A nautiloid exists as a nautiloid only because a human being, which possesses a certain type of neuron arrangement, is able to process with its senses the perception of certain coherent configuration of molecules, and then conceive it as “a nautiloid.”  Who knows what a nautiloid perceives, but we can agree, can we not, that it does not have a “name” or a “concept” for itself, because it lacks the neuron complexity to achieve conceptualization?  To a cockroach, what is a “nautiloid”?  To a virus, what is a “nautiloid”? To a dog, what is a “nautiloid”? 

My dog does not see what I see, because my eyes are keener than hers, but her senses of smell and hearing are keener than mine.  Whose perception of a nautiloid is “true”?  How does a nautiloid “appear” to a dog? We don’t know, but we do know that only humans have “names” and “concept” for “things.”  Therefore, things don’t exist as concepts without a human to conceive them.  “In themselves”, they are just a bunch of atoms and molecules - although “atoms” and “molecules” themselves are human concepts of whatever it is that is.

But do you get my drift on this?  You criticize human “self-centeredness” - yet it is inescapable, as an existential fact of human existence.

I wish we had the chance to discuss this over a beer. It would be much more fun. After about the third beer, I’d be totally agreeing with you. :D

Actually, you would need the beers PLUS some weed in order to totally agree with me.  rolleyes

Unfortunately, neither would help me get the math in order to be able to agree with you.  Hey, which brings up the point:  is your perception/conception of reality superior to mine because you can do the math :?:

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Posted: 08 February 2007 03:11 AM   [ Ignore ]   [ # 27 ]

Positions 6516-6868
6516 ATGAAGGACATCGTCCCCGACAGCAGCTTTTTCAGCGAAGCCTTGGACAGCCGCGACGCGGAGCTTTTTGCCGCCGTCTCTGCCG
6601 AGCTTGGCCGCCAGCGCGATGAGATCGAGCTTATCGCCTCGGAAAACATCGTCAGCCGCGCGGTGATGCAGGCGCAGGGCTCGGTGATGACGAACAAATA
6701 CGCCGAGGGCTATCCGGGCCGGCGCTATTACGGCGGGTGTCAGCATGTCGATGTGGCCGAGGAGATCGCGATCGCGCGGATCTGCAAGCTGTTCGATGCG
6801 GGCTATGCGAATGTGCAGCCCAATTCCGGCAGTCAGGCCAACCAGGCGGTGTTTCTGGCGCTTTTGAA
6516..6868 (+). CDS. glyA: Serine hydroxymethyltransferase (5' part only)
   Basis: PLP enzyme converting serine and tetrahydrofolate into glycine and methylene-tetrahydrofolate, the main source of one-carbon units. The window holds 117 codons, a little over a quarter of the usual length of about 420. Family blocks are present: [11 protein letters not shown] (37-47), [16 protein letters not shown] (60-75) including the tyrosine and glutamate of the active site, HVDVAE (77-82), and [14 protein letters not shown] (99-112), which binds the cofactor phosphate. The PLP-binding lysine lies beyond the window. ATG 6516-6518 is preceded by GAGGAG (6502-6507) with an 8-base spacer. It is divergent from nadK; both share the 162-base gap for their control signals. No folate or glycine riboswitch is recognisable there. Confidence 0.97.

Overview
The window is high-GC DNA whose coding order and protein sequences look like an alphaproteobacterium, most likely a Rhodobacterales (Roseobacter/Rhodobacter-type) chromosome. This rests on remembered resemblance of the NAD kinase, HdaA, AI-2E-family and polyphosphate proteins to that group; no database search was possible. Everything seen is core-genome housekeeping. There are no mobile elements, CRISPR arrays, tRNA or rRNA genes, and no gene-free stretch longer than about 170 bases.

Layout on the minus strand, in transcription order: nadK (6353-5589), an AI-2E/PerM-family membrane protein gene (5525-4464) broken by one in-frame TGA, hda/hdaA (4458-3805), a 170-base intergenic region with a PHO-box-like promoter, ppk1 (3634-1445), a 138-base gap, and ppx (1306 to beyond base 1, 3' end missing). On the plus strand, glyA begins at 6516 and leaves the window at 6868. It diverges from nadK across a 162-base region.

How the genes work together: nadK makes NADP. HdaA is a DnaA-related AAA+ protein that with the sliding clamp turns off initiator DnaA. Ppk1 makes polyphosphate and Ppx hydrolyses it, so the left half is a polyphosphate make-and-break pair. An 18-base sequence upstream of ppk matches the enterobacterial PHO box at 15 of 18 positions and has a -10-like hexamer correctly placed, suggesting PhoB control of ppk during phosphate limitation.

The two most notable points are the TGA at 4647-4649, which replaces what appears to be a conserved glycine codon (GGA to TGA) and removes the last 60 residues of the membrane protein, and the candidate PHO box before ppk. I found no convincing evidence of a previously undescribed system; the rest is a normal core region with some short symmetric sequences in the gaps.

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One thing that god apologists overlook is that the omnipotent, creator god can, by definition, achieve any end whatsoever.  Therefore, there could not possibly be some ‘benefit’ to suffering that the omnipotent deity could not achieve without suffering.  If there were some benefit that could not be achieved without suffering, then, by definition there would be something the deity couldn’t do and hence the deity would not be omnipotent.

Only way the benefit argument can work is you give up the omnipotent thing.

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Posted: 08 February 2007 07:28 AM   [ Ignore ]   [ # 28 ]  
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But do you get my drift on this?

Ummm, sort of. See below.

[quote author=“mahahaha”]Unfortunately, neither would help me get the math in order to be able to agree with you. Hey, which brings up the point: is your perception/conception of reality superior to mine because you can do the math :?:

Well, sure, in that I’m capable of duplicating each of your broad assertions about the “nature” of a nautiloid, plus, I can do the math. So really, I have just that one more card in my hand than you do as I try to bluff reality into folding. Because of that, you’ve already folded, in essence, by denying there’s anybody sitting across the table from you.